A group of state attorneys general are discussing whether to file their own court challenge against President Donald Trump’s order to restrict people from seven Muslim-majority countries entering the United States, officials in three states told Reuters.
Democrat attorneys general are expected to be a source of fierce resistance to Trump, much as Republican AGs opposed former President Barack Obama. A lawsuit brought by states would heighten the legal stakes surrounding the president’s executive order, signed late on Friday, as courtroom challenges to the ban have so far mostly been filed by individuals.
Officials in the offices of attorneys general in Pennsylvania, Washington and Hawaii said on Saturday they were evaluating what specific claims could be filed, and in which court.
“We do believe the executive order is unconstitutional,” Hawaii attorney general Douglas Chin told Reuters on Saturday. He declined to give further detail.
The states could decide not to file, and it is unclear how many states would ultimately sign on for such an effort.
“There certainly are conversations underway,” said Joe Grace, a spokesman for Pennsylvania attorney general Josh Shapiro.
A Trump representative could not be reached immediately for comment.
Trump, a businessman who successfully tapped into American fears about terror attacks during his campaign, had promised what he called “extreme vetting” of immigrants and refugees from areas the White House said the U.S. Congress deemed to be high risk. He told reporters in the Oval Office on Saturday that his order was “not a Muslim ban” and said the measures were long overdue.
However, his order hit a roadblock late on Saturday when a federal judge in New York said stranded travelers could stay in the country. The American Civil Liberties Union, which sought the emergency court order, said it would help 100 to 200 people with valid visas or refugee status who found themselves detained in transit or at U.S. airports after Trump signed the order.
The Department of Homeland Security said in a statement it would comply with judicial orders but that Trump’s immigration restrictions remained in effect.
(Reporting by Dan Levine in San Francisco; Editing by Paul Tait)
‘A deeply disappointing moment’: Trump’s new national security adviser is ‘big fan’ of John Bolton
President Donald Trump named Robert C. O’Brien as national security adviser on Wednesday even though his worldview is similar to that of former National Security Adviser John Bolton.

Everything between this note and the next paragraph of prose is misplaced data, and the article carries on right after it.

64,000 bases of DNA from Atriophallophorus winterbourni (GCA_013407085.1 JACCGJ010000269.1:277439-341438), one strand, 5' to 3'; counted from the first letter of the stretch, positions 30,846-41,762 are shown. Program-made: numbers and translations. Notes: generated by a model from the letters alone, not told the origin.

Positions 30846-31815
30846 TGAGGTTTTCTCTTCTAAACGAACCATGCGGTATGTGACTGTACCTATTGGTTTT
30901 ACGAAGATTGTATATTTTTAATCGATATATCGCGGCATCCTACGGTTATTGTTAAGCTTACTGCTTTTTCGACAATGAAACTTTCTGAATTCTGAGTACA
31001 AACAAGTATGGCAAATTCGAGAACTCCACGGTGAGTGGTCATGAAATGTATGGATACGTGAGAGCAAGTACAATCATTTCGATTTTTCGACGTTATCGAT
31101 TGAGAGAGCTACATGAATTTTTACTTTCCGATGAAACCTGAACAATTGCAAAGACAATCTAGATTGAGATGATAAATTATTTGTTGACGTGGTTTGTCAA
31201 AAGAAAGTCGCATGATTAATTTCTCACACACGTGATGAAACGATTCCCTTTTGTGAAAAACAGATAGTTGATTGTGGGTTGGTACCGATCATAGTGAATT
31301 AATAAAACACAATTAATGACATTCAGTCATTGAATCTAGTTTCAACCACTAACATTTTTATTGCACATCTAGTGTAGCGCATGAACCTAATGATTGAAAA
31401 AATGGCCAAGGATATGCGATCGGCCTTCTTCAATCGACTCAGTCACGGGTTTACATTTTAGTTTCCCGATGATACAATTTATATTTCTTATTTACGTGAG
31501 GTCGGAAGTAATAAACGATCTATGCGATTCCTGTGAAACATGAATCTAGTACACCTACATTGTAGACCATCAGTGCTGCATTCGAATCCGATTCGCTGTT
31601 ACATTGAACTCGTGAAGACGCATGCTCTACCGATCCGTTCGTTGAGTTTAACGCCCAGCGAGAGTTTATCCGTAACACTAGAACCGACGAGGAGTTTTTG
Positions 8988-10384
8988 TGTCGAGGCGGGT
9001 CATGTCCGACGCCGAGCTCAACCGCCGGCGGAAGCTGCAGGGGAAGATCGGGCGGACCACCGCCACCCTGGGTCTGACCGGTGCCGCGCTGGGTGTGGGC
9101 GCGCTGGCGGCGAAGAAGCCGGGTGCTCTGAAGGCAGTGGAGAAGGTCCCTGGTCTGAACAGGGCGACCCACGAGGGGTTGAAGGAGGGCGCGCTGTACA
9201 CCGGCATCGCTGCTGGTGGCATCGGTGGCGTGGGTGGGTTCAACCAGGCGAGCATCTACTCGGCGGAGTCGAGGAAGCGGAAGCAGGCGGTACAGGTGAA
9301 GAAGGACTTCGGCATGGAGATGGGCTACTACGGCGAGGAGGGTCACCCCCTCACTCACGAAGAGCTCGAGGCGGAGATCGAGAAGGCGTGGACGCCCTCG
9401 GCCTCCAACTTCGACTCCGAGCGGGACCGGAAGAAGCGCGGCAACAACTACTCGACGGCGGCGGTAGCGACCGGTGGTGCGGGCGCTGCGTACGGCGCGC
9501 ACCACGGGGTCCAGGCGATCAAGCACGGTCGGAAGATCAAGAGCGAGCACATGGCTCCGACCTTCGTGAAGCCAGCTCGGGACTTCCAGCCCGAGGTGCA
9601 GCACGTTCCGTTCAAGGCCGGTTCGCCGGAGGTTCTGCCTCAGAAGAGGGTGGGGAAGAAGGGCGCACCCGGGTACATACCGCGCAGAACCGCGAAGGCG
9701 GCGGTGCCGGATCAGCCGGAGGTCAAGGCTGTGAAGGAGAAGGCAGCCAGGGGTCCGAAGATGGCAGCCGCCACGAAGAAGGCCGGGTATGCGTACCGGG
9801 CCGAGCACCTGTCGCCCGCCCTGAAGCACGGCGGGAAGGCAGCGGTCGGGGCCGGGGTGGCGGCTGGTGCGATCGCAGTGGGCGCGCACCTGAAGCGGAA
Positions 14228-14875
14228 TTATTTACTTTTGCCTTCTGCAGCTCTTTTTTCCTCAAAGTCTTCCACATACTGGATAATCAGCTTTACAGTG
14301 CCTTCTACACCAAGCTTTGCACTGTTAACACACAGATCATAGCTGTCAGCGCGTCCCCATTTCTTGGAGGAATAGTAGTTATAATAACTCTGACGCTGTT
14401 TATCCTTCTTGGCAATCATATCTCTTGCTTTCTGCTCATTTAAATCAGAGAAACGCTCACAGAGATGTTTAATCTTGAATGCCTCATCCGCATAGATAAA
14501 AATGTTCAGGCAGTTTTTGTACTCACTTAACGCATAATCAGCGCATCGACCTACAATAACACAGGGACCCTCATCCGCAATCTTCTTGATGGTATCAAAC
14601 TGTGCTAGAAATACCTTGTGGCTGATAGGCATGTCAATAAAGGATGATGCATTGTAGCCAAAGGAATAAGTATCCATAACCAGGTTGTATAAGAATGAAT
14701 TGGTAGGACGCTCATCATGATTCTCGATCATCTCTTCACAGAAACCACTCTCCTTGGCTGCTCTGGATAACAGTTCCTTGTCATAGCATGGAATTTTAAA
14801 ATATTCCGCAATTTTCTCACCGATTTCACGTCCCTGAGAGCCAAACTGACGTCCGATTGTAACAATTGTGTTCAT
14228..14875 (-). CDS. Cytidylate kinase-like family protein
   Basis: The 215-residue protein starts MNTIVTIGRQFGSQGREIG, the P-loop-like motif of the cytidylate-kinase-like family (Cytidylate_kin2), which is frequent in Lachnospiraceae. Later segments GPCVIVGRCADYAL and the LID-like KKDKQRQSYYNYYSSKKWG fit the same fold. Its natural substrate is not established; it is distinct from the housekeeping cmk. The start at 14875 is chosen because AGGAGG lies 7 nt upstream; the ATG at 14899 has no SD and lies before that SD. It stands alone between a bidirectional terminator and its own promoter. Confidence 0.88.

“I am pleased to announce that I will name Robert C. O’Brien, currently serving as the very successful Special Presidential Envoy for Hostage Affairs at the State Department, as our new National Security Advisor,” the president announced in a tweet.
O'Brien's appointment comes a week after the firing of Bolton, who was known to clash with Trump because of his hawkish foreign policy positions.
Black woman confronts racist tow truck driver over slurs: ‘I bet you this goes viral’
A Massachusetts tow truck driver was caught on camera last weekend hurling racist abuse at a black man.
The woman, identified online as Nene Judge'mayo, shared video of the incident Sept. 14 with a driver from Robert Towing in Brighton.
"Because of your f*cking n*gger husband," says the driver, whom she identified as Jeff, as he walked toward his truck.
The woman confronts the driver about the racial slur, and the driver confirms that's what he said and then pulls out his own phone to record the incident.
"Look me up -- my last video of a white man went viral, of the motorcycle girl that hit the news," she tells the driver. "I bet you this goes viral, too."
Christian conservatives are giving Americans an ‘allergic reaction’ to religion: researchers
The number of Americans identifying as atheists is increasing -- and recent social science research suggests that the Christian Right is playing a key role in making that happen.
As reported by Nate Silver's FiveThirtyEight, new research has found that distaste for Trump-loving Christian conservatism has not just turned some Americans off from individual churches but from religion altogether.
"As recently as the early 1990s, less than 10 percent of Americans lacked a formal religious affiliation, and liberals weren’t all that much likelier to be nonreligious than the public overall," FiveThirtyEight notes. "Today, however, nearly one in four Americans are religiously unaffiliated. That includes almost 40 percent of liberals — up from 12 percent in 1990, according to the 2018 General Social Survey."